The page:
Developed by Growthpoint Properties, the Exxaro head office in Centurion is the first building in South Africa to achieve Silver Level WELL certification for Core and Shell by the International WELL Building Institute (IWBI).
Engineering, design and advisory company Aurecon collaborated closely with Growthpoint Properties and the rest of the professional team, including AECOM as quantity surveyor and structural engineer and AMA Architects to align the building design with the requirements of the Green Star rating system of the Green Building Council of South Africa.
“The question arose as to whether or not we could extend this process to include WELL certification,” explains Yovka Raytcheva-Schaap, associate and environmentally sustainable design (ESD) consultant at Aurecon.
Requirements of the WELL certification
“We needed to rigorously consider the requirements of the WELL certification scheme we were working with, and to align the design at the very beginning of the project, as there were 26 pre-conditions to be met for such a certification, many of which had physical impact on the architectural and mechanical services elements.”
Raytcheva-Schaap elaborates: “As we were developing the design in accordance with the Green Star requirements, we also started unpacking the requirements for WELL certification in parallel, and what we could do to leverage the Green Star design to allow for compliance with the WELL Building Standard.”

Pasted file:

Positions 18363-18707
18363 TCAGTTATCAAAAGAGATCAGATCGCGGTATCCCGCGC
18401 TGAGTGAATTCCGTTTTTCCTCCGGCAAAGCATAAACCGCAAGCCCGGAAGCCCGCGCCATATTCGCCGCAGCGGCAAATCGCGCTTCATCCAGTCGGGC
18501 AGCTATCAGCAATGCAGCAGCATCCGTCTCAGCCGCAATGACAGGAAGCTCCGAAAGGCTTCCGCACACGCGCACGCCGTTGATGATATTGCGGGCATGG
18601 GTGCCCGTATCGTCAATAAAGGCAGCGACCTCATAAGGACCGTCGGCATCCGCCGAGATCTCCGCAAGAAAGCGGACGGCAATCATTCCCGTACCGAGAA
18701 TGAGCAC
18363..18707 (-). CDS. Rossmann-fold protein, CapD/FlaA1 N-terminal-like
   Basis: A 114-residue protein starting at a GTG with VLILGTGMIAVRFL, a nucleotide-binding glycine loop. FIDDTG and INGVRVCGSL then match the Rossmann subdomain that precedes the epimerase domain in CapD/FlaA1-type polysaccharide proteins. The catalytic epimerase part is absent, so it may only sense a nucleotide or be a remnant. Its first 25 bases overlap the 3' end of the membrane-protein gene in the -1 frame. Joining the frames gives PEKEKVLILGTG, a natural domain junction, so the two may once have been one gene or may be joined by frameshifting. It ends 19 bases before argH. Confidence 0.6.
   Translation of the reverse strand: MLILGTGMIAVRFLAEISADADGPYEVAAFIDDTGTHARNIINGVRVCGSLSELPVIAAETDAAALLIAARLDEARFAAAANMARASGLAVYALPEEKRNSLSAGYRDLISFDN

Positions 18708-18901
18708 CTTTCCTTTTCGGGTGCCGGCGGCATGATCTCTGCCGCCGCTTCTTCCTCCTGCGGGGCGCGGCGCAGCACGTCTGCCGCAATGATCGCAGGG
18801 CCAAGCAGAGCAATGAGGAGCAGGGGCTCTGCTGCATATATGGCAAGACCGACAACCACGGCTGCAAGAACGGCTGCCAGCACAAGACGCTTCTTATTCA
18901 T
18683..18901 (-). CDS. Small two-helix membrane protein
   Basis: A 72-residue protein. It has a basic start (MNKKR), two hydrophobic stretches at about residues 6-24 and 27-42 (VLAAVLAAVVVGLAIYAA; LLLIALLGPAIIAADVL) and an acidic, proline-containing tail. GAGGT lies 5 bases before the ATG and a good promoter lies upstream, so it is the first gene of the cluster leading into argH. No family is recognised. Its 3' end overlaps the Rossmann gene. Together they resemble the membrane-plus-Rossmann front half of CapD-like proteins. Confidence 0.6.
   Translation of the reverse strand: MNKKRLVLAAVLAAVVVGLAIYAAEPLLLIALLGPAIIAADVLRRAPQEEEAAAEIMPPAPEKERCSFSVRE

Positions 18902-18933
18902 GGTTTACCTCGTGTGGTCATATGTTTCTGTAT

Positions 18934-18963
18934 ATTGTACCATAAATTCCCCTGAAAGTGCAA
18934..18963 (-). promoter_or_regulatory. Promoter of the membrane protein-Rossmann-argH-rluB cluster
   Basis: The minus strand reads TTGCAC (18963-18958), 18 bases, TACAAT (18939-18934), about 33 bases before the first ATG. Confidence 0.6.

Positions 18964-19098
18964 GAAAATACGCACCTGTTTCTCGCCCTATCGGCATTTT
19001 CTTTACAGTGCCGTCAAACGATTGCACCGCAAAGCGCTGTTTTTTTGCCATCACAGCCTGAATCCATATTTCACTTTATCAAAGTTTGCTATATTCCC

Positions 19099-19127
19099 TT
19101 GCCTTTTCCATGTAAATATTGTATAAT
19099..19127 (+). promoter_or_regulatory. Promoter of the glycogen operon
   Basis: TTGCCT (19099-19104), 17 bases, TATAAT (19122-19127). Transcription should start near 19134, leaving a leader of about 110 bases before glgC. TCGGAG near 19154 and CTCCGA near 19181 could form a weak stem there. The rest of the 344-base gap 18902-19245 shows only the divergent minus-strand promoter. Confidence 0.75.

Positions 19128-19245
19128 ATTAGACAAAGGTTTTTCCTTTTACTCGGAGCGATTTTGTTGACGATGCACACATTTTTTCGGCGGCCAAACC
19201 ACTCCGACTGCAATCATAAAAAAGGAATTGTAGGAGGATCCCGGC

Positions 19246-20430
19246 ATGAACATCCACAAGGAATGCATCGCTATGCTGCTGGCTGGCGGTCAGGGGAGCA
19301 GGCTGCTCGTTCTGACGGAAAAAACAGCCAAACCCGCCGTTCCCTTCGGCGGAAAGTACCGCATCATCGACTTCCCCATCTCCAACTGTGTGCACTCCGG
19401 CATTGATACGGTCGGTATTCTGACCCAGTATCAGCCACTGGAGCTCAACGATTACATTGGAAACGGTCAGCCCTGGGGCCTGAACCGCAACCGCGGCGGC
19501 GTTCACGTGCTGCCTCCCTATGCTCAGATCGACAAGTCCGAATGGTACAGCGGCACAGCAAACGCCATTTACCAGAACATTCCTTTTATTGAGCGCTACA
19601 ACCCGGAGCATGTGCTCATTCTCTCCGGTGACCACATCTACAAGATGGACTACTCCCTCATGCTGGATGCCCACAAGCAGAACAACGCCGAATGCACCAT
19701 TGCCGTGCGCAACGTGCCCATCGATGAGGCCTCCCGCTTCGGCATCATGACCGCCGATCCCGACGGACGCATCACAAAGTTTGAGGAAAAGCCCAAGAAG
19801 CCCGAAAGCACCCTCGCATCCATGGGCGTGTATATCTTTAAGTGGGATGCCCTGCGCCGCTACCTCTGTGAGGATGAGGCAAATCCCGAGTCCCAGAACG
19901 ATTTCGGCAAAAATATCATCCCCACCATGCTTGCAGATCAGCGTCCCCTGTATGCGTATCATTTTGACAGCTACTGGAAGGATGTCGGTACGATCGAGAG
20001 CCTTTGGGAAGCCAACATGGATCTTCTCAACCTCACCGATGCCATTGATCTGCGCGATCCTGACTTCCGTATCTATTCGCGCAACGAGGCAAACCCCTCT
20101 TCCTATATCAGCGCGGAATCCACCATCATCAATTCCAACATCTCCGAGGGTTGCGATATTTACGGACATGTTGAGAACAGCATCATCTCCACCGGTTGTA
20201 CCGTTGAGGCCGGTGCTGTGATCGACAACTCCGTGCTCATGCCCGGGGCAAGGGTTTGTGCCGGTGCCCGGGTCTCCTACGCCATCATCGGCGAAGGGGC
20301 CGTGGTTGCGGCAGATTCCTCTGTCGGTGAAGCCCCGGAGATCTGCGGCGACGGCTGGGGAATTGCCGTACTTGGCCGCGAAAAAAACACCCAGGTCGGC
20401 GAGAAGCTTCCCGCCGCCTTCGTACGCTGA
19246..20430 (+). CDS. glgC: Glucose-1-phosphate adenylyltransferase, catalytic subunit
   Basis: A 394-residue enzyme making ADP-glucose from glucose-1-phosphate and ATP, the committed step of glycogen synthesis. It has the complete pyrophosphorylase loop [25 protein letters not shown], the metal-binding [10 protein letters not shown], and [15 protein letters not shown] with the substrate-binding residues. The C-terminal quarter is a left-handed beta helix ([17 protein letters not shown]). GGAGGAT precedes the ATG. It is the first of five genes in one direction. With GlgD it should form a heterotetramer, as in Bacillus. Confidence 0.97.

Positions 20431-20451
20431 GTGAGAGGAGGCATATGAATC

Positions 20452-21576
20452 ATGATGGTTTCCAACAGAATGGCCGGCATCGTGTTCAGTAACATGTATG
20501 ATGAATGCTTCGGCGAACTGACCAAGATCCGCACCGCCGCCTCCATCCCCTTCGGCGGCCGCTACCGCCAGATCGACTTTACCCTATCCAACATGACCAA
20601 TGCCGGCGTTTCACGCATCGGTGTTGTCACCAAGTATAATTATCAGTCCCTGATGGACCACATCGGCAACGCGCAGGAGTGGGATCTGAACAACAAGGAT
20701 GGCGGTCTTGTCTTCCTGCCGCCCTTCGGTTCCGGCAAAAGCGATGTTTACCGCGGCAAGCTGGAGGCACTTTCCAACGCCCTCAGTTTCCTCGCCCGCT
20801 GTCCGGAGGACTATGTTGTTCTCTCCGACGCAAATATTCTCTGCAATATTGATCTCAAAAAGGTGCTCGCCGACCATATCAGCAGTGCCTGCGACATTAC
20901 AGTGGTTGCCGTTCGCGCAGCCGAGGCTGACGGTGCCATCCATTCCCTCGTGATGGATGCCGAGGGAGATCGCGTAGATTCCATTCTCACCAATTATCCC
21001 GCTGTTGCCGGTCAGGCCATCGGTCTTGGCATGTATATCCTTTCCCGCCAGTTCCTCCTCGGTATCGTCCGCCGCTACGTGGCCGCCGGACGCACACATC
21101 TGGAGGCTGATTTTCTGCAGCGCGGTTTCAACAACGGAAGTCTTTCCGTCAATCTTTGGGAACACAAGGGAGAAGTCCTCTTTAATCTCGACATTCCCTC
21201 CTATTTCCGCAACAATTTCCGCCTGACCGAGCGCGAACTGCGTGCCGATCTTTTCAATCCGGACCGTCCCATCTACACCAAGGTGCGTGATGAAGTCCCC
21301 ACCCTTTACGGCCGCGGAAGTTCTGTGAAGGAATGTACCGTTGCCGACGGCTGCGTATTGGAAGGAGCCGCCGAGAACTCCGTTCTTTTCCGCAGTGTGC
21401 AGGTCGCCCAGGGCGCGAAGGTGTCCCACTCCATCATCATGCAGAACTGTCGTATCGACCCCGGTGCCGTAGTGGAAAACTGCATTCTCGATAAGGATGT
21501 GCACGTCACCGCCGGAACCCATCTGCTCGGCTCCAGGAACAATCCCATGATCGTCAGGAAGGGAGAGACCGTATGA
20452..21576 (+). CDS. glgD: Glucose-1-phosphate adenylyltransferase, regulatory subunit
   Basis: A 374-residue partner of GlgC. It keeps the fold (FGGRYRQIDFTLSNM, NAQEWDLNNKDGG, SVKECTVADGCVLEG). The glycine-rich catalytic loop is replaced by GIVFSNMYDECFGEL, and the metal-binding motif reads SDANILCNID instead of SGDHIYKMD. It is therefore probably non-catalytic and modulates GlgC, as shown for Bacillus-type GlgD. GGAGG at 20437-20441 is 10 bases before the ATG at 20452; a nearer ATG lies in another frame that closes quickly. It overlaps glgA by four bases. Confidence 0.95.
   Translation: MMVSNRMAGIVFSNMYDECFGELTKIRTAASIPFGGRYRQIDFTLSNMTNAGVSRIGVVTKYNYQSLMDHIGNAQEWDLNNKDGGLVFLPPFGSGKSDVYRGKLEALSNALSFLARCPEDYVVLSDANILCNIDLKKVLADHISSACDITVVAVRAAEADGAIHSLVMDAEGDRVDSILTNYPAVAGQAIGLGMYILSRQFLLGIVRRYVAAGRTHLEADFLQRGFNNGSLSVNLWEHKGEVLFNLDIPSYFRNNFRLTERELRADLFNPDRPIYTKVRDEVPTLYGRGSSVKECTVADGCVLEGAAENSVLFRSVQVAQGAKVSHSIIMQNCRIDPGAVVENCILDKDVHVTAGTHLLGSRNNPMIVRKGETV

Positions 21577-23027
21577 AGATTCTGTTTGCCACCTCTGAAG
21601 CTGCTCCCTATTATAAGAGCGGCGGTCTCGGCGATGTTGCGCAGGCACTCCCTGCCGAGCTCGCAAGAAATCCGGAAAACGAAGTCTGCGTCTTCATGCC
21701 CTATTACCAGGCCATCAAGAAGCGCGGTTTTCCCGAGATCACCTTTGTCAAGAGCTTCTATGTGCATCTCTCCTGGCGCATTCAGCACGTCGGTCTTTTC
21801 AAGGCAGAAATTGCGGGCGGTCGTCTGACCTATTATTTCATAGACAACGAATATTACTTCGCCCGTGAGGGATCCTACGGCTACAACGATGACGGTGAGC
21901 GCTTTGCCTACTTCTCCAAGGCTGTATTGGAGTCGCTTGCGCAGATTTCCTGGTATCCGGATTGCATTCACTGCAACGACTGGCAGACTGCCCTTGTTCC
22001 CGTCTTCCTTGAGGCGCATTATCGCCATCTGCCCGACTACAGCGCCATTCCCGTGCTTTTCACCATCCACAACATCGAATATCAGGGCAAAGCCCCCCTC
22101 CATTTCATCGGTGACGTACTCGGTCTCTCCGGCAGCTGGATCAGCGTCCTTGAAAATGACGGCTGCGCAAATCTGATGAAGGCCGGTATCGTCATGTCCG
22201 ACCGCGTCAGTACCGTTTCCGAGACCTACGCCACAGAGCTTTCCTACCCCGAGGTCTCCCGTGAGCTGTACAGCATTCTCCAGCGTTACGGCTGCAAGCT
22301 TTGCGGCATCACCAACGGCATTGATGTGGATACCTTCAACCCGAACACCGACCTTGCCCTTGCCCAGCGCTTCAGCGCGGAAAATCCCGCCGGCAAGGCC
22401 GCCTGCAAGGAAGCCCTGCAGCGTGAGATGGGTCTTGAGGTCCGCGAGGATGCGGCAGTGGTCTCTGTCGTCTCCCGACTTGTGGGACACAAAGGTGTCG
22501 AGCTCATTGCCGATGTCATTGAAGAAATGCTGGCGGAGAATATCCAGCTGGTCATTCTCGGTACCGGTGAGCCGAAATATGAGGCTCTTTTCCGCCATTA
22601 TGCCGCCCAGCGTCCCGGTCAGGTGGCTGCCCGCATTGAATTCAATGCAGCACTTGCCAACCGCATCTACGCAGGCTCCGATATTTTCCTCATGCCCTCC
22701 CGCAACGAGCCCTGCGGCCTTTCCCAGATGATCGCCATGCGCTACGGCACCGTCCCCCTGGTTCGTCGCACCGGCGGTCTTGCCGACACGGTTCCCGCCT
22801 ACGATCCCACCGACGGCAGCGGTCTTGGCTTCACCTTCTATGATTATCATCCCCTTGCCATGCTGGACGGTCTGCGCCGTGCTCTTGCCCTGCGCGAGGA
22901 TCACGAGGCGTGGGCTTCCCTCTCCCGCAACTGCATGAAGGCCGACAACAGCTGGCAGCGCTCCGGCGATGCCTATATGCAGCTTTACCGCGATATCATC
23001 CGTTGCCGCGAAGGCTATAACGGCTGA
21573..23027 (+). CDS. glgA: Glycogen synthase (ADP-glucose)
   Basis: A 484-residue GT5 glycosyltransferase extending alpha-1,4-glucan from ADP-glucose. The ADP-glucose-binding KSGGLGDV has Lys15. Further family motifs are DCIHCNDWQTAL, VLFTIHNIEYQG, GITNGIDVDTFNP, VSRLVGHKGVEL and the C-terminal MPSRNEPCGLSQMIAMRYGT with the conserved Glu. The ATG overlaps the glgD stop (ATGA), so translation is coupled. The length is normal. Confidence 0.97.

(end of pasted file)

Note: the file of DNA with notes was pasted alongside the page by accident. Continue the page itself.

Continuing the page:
Global rating system
Based in the United States, IWBI administers the WELL Building Standard, a global rating system that focuses exclusively on the ways that buildings and everything in them can improve occupant and visitor comfort, drive better choices and generally enhance health and wellness.
In conjunction with an IWBI representative, a number of equivalent requirements between the two rating schemes were confirmed, such as ventilation, volatile organic compounds reduction and the thermal and acoustic performance of the building. The rigorous assessment process undertaken incorporated input from the entire professional team and developer.
Promoting occupant well-being
Stressing that Green Star and the WELL Building Standard are complementary, Raytcheva-Schaap highlights the main difference between the two as being that the former focuses on environmental performance, while WELL centres on occupant health and comfort. “It is the first global rating scheme that looks specifically at how buildings are designed to promote the well-being of their occupants.”
Another major difference is that the WELL certification scheme is a performance-based scheme, meaning that the project was subjected to a site performance verification for its compliance to targeted criteria within the different categories of the scheme, namely Air, Water, Nourishment, Light, Fitness, Comfort and Mind. Extensive on-site testing of air and water quality, and assessment of intervention implementation, was carried out over three days by IWBI representatives.